By Jeffrey V. Smith
The members of Colorado’s The Drunken Hearts have matured musically, and emotionally, during the last two years. What started as a trio of best friends playing acoustic tunes, has progressed into an electrified, five-piece powerhouse of alternative Americana music fueled by its members’ newfound commitment to their musical evolution.
The Drunken Hearts perform at The Caribou Room in Nederland, Nov. 19, with support from Lyons-based singer-songwriter and multi-instrumentalist Arthur Lee Land. Additional Colorado shows include the Ogden Theater in Denver, Dec. 2; Barkley Ballroom in Frisco, Dec. 30; Vail Ale House on New Year’s Eve; and at the WinterWonderGrass Festival in Steamboat Springs in February.
Although well on the way to realizing their musical potential after the band formation in 2010, the members of The Drunken Hearts were stunned when their founding drummer and longtime friend, Ted Welles, passed away in October 2014. Welles was well known for his kindness and generosity, in addition to his passion for music and life in general. The unexpected personal tragedy, however, transformed into a mission to grow the band, and advance its music. So far, so good.
“[Ted’s passing] kind of prompted us to take things a little more serious, and really get out there, and try to make a name for ourselves to take the band to the next level,” acoustic guitarist and founding member Andrew McConathy said. “So, we added electric guitar, electric bass, pedal steel, and all of these new elements over the last couple of years, that have really grown the sound. It’s a much bigger sound than it used to be, and we’re having a lot of fun these days.”
From the start, the band has been an outlet for McConathy and his original music. But, while the guitarist continues to front and shape the act’s sound, many other aspects of The Drunken Hearts have evolved. The band’s current line-up includes Arkansas native Cody Russell on peddle steel and banjo. “He moved out here a few years ago and took a liking to our music. Next thing you know, he’s in the band,” he said. Electric bassist Jon McCartan moved to Boulder from Vermont to be in the band, and Alex Johnson—known for his work with Jet Edison—is the band’s drummer.
“We have electric guitar as well, which has been Rob Eaton, Jr., until the last couple of months,” McConathy explained. “We’ve been working in some new guys, and we’ll see what happens there.” For the band’s current tour, Mike Peterson is joining in on electric guitar. “He’s a great, great friend of ours and an awesome, well educated guitar player. He’s doing a great job.”
Band members are “potentially” going to audition another guitarist when they return home from tour. “We have a big, big 2017 ahead of us,” McConathy said. “Things are going really well for us, so we’re antsy to get it figured out and hit the road in the next year. We’re very confident with where we are, and where we’re going.”
According to McConathy, he has always wanted to mix more electric instruments with his acoustic predispositions. “I’ve always kind of wanted to do the rock ‘n’ roll thing at heart,” he said. “I have a lot of outlaw country roots growing up in Louisiana and spending summers in Texas. It was just a natural progression to create more and more sound… and try to get people dancing.”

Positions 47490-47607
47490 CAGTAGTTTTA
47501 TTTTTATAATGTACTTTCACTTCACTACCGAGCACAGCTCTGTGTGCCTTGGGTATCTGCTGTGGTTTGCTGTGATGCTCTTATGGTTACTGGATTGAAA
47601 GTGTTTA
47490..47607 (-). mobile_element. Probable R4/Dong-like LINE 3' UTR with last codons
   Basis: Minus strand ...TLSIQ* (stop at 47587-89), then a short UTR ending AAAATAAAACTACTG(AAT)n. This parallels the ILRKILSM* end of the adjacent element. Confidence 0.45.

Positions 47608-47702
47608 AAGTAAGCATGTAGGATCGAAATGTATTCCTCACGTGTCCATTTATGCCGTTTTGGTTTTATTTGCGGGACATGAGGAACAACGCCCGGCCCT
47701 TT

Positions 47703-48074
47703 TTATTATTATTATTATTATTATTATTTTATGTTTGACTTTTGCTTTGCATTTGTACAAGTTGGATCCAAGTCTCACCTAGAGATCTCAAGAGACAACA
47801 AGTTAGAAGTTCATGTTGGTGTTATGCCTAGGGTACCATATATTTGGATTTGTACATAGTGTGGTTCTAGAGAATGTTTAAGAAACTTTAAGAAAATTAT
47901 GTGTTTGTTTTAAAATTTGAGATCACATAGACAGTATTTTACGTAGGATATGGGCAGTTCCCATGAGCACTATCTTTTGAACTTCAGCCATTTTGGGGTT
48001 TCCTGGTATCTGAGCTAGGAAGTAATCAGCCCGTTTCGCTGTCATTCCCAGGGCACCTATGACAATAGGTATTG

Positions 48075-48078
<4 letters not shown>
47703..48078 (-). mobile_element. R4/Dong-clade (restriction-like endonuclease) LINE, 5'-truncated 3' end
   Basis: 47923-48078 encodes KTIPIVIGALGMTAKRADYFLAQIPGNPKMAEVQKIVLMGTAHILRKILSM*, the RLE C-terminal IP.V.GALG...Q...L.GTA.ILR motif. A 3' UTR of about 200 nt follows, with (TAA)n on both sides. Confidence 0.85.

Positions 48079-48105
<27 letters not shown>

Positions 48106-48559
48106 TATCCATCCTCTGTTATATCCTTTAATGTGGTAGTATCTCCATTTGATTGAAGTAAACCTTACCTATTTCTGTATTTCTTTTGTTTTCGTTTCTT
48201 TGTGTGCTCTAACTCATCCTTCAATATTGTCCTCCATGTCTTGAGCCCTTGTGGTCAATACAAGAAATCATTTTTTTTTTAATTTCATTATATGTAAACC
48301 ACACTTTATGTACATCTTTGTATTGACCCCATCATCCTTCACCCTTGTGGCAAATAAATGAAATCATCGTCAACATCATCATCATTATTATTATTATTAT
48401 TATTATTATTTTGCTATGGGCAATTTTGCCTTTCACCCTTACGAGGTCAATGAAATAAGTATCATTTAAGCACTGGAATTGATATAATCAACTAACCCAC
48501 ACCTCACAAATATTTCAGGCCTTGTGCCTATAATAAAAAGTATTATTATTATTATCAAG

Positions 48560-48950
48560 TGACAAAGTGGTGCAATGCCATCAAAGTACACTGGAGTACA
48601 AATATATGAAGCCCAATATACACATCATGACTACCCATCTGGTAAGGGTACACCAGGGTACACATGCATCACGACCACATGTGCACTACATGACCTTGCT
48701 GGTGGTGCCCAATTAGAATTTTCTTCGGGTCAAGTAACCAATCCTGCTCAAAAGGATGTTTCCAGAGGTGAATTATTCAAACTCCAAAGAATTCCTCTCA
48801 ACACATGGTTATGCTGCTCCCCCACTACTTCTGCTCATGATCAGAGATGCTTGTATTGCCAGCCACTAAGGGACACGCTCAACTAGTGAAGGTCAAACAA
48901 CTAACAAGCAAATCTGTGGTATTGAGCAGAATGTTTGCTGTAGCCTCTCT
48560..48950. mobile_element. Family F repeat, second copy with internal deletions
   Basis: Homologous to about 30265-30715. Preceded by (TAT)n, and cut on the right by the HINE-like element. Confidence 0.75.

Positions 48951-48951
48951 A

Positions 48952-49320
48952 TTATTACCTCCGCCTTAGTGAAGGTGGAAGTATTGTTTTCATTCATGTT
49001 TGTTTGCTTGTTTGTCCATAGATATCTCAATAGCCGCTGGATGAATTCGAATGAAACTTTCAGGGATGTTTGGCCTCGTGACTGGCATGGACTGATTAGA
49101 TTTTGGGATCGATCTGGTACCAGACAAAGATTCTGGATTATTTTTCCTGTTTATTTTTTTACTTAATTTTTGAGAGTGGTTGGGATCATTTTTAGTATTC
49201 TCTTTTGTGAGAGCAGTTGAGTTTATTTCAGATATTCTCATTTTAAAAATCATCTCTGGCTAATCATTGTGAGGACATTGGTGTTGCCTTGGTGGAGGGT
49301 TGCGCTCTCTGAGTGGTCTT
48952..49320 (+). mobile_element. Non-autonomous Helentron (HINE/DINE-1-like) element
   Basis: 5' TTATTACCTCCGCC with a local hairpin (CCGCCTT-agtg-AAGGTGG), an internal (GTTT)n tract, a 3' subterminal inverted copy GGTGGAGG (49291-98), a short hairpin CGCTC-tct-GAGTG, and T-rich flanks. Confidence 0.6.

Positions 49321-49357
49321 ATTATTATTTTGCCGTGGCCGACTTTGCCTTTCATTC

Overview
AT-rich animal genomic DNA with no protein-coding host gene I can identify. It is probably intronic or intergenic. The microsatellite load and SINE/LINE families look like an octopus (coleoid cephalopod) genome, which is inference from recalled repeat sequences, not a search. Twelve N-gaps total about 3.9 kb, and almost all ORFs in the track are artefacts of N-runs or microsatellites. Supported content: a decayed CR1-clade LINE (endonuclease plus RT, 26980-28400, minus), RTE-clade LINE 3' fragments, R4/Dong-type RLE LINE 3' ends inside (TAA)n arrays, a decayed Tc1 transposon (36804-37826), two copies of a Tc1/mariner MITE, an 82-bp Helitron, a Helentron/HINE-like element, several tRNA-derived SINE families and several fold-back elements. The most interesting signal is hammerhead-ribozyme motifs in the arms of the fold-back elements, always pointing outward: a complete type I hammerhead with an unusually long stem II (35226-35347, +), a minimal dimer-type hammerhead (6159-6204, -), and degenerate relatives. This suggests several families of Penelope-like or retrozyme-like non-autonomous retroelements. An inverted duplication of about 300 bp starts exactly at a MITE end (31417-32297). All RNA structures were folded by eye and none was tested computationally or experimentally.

His roots may be in the south, but Colorado’s music scene has had a huge influence on McConathy and his music. “It’s kind of an amalgamation, to use a term that Billy Nershi once used,” he said. “There are so many different musical influences that all end up here. Some are created here in Colorado, and some are cherished here… like bluegrass. I grew up listening to, and following around, the String Cheese Incident, so I have some ties with those guys going back to my high school days growing up in Vail… It’s a competitive landscape, but I like to think its one of the best in the country and we’re just happy to be here.”
Even before he started the band, the musician was busy adding to the state’s summer festival scene by creating the YarmonyGrass Music Festival, which is set to celebrate its 12th year next summer. “I didn’t know where I was going when I started the festival, but ultimately it grew into my own music and creating my own band and my own songs,” McConathy said. “But, at the start, it was just a passion for bluegrass and community. I’m bringing some of my favorite people together for some epic parties on the Colorado River. I didn’t really know it would grew into what it is now. Obviously, it’s super fun for all the folks who go and the bands who get to play, certainly for The Drunken Hearts, who get to host it every year.”
The band released its latest recording, “Love & Thirst,” earlier this year. So far, it’s the only album that features the band’s “new sound.” Rob Eaton, Sr. of Dark Star Orchestra produced the EP and sings background vocals on it. “Live For Today,” the band’s only other release came out in 2012 and features original band members. It features stand-up bass, acoustic piano, fiddle and “a more of an acoustic bluegrass vibe” with no electric guitar. Scott Law, McConathy’s guitar teacher, performs on a couple of tracks and Tim Carbone of Railroad Earth played fiddle and produced it. “It’s a cool thing to be able to look at the two albums and look back. Obviously, there are a lot of memories attached to the first one with the original guys, and then you can flash forward to where we are now. It’s been a wild ride.”
McConathy, who has performed at the Stage Stop with The Drunken Hearts a couple of times, is really looking forward to playing The Caribou Room where he recently attended an intimate, private String Cheese Incident show. “It’s great to have a state-of-the-art room like that, and in Nederland of all places,” he said. “We’re ecstatic to get up there. It’s going to be an amazing night.”
Originally published in the November 2016 issue of the MMAC Monthly